In some cases, the response to an antigen is inflammation. For example, when you inhale a cold virus, it inflames your nasal passages. The inflammation process causes the body to release chemicals, which include histamine. The swelling also helps isolate the antigen from contact with body tissues and prevent its movement throughout the body.
The inflammatory process and chemicals released also attract white blood cells to destroy antigens or damaged cells. When white blood cells surround and destroy foreign substances the process is called phagocytosis, and the cells are called phagocytes. Phagocytes ultimately die, and end up forming pus.
You can develop something called "acquired" or "adaptive" immunity, when the body is exposed to various antigens repeatedly. A particular type of white blood cell called a lymphocyte develops. B lymphocytes -- B cells-- produce antibodies, that attach themselves to a particular antigen, and act as a flag, making it easier for phagocytes to find and destroy the antigen. T lymphocytes -- T cells -- attack antigens directly. Different B and T cells are associated with each different antigen.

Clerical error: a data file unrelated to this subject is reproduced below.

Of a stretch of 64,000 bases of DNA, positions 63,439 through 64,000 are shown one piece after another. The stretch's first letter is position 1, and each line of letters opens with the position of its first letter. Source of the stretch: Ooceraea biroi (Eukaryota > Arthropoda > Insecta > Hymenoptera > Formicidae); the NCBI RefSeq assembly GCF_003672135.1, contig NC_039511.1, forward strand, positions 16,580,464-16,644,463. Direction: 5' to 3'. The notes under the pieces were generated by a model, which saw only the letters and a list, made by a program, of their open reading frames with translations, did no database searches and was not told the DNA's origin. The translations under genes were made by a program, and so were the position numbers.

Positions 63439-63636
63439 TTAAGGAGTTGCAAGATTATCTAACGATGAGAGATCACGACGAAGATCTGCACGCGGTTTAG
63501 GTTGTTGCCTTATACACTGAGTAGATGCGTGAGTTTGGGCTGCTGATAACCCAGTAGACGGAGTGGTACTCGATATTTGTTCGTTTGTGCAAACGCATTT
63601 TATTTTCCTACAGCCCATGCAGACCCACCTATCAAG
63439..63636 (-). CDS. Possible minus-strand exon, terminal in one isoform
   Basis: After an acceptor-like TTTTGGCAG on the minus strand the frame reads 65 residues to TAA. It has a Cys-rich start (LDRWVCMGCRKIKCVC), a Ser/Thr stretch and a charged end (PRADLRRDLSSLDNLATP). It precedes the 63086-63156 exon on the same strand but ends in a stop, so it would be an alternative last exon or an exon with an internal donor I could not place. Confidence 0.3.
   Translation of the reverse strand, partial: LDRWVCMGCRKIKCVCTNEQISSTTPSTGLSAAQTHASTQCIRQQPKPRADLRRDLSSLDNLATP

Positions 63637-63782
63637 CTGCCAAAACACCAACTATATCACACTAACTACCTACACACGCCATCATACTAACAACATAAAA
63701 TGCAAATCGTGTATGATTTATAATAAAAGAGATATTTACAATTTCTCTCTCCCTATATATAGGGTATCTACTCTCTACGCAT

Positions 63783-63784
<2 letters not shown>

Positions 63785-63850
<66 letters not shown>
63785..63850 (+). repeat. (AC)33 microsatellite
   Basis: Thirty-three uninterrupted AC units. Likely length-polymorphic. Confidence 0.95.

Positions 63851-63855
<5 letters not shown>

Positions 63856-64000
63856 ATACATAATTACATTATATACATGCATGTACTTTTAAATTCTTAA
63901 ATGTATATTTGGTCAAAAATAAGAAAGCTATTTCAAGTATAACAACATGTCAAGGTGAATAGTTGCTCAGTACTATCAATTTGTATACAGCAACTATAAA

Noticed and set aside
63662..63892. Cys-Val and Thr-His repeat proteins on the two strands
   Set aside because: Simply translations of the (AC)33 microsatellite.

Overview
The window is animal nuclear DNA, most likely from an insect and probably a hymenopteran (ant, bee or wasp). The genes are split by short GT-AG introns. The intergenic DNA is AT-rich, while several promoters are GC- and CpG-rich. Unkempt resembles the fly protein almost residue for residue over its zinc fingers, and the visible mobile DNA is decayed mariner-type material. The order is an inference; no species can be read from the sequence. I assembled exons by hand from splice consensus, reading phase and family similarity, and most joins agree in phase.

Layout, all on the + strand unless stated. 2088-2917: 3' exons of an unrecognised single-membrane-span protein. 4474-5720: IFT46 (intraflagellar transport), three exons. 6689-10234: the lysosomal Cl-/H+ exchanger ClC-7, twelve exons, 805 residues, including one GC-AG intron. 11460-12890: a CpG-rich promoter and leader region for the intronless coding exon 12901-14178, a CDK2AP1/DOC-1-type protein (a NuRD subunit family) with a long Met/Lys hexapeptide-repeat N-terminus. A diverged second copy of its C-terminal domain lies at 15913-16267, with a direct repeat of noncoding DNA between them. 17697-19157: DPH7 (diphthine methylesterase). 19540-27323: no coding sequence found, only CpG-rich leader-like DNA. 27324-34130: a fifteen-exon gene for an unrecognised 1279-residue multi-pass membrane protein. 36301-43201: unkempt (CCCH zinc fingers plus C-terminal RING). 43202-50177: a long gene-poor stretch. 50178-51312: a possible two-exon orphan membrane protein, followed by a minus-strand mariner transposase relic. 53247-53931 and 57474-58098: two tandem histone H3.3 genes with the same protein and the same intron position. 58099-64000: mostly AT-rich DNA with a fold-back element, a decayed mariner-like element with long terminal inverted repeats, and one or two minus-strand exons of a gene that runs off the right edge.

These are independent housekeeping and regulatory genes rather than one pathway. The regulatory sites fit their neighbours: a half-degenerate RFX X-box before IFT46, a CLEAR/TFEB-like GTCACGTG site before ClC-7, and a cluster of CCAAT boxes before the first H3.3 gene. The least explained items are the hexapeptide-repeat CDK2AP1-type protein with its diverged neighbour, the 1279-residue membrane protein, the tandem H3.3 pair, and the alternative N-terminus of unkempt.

Lymphocytes usually develop the ability to differentiate between the body's own tissues, versus antigens. And, B and T cells actually have a unique ability to remember what is foreign, and what is part of the body, and then multiply those memory cells in order to more effectively wipe out the antigens.
When the Immune System Malfunctions
Sometimes, the immune system does not work the way it should. It may have a response that is not appropriate, it may overrespond, or not respond enough, when it encounters an antigen. It may look at an inherently harmless substance, and react as if it is an antigen. This is what happens when someone has an allergy to something that is otherwise safe for most people, such as, for example, apples, or peanuts.
In autoimmune disease, the immune system decides that normal body tissues, such as the thyroid, are antigens, and puts the immune system into action to destroy it.
Even in people who aren't already suffering from autoimmune disease, pollution, drug overload, toxins, continual emotional or physical stress, and poor diets can compromise the immune system and make it less effective.